Countess Ada Lovelace’s mind was extraordinary in the truest sense, truthfully there was very little that was ordinary about her. She was the only legitimate daughter of the poet, Lord Byron and his only wife, Annabella (the 11th Baroness Wentworth thankyouverymuch.) She never met her wild and wildly popular father, was raised by a mother who protected her from the fame-by-association that came with having that kind of parent, educated in a manner that most girls of the time never experienced and, eventually, used that education along with her logical and creative brain to write the world’s first computer program.

Ada, age 17. Wikicommons

Not too bad for a woman raised in the mid-1800s and who only lived to 36.

We cover everything in her life from her parents, her upbringing, her education, marriage, children, her desire to have a mathematical career and her partnership with Charles Babbage, a man who had that kind of career. Babbage had invented and built an Analytical Machine (well 1/7th of it, anyway) that Ada understood so well that she translated a paper on it (from French) and then annotated that translation to give future applications for the machine, improvements upon it and an algorithm to figure a mathematical equation with it. That published  paper sealed her into history as the world’s first computer programer.

Jacquard loom, the inspiration for Babbage’s machine. wikicommons


Analytical Machine Britannica

The end of her life and her death from uterine and cervical cancer was painful and tragic, but her name lives on in a computer language and her spirit is in every single computer program written.

Here is a sample of code in the Ada language:

Why “Hello, world!”? This from our friend, J.D. Thomas:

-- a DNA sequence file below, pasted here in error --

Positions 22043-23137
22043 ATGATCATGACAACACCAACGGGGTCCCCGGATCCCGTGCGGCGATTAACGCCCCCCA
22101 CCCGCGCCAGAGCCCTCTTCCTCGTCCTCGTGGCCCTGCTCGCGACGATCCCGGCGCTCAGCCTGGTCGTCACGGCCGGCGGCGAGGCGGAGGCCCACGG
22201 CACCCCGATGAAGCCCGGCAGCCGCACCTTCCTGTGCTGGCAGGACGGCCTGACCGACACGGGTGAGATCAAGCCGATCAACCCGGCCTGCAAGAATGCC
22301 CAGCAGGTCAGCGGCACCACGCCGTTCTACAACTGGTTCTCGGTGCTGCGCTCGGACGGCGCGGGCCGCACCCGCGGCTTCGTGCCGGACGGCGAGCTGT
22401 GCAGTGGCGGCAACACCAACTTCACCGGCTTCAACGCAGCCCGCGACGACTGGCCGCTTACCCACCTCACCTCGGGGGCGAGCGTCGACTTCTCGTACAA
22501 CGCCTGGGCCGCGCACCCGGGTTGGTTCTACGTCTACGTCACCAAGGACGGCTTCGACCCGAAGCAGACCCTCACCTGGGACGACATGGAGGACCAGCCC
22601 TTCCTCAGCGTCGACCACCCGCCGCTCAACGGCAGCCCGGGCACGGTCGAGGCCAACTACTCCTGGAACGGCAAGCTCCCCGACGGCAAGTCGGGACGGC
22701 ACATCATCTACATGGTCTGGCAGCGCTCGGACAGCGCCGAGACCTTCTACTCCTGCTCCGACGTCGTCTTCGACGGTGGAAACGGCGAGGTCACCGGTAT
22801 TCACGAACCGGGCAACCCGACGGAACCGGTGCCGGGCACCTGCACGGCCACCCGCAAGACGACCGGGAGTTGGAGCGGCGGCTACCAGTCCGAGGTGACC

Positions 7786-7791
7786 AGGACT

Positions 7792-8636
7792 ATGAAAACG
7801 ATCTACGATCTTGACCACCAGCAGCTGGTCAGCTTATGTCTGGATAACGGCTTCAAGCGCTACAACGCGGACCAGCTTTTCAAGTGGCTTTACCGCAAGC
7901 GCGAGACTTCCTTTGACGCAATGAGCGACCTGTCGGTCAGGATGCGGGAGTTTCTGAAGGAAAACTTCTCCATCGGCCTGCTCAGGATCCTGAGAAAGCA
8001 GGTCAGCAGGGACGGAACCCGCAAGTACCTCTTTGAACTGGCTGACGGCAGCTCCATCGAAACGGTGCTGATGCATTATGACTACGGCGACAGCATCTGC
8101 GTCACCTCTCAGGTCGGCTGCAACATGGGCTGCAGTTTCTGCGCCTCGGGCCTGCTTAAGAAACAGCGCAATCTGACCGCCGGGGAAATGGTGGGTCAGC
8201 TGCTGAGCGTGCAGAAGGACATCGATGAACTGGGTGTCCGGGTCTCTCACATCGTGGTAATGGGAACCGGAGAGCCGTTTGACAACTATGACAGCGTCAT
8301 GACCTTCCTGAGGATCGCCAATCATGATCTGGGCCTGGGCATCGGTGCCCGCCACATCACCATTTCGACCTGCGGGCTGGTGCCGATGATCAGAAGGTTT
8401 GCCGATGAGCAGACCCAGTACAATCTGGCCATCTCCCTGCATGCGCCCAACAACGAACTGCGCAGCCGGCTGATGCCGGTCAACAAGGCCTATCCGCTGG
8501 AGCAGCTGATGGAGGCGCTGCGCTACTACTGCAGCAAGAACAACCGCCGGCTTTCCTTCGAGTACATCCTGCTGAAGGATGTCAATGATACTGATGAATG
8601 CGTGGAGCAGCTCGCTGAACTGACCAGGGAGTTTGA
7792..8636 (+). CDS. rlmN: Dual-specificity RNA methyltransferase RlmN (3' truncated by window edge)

In case you are not familiar with the “Hello, World!” trope, here is some background. The very first thing anyone learns in a new programming language is how to write a program that outputs “Hello, World!” This is just a thing*. It has been a thing for years. It makes sence since one of the first things a programmer needs to know is how to make the program tell you the results of its work and this task does that. This is the simplest “Hello, World!” code for ADA. * While small test programs have existed since the development of programmable computers, the tradition of using the phrase “Hello, world!” as a test message was influenced by an example program in the seminal book “The C Programming Language.” The example program from that book prints “hello, world” (without capital letters or exclamation mark), and was inherited from a 1974 Bell Laboratories internal memorandum by Brian Kernighan, “Programming in C. A Tutorial.”


Time Travel with The History Chicks


Let’s start with kid’s books:

For bedtime reading


For the chapter book set



Perfect for gifting!


Also perfect for gifting!









It’s love.


The mothership of Ada sites is connected with Ada Lovelace day, the second Tuesday in October. There is a lot of information on this site about Ada and other women of STEM! And to support the efforts of the organizers, here is their Patreon account.

New York Times obit gets lot of History Chicks points for starting this new feature, Overlooked, and adding the obituaries of women who were, well, overlooked. Ada is one of the first batch of entries.

The origins of Steampunk from the well named website, The Ministry of Peculiar Occurances.

BBC4 has an Ada documentary that you may be able to set your DVR to record, Calculating Ada: The Countess of Computing.

More information on Babbage’s never built during his lifetime Difference Engine


If you find yourself in the UK, the National Museum of Computing on the Bletchly Park Estate. Even if you can only cyber visit, the website has lots of pictures.

You can visit the ancestral home of Lord Byron, Newstead Abbey, and you can rent the adorable Gardener’s Cottage (and take us with you.) (Thanks.)


End music courtesy of The Deedle Deedle Dees, Ada Lovelace from their album, Sing Along History Vol II.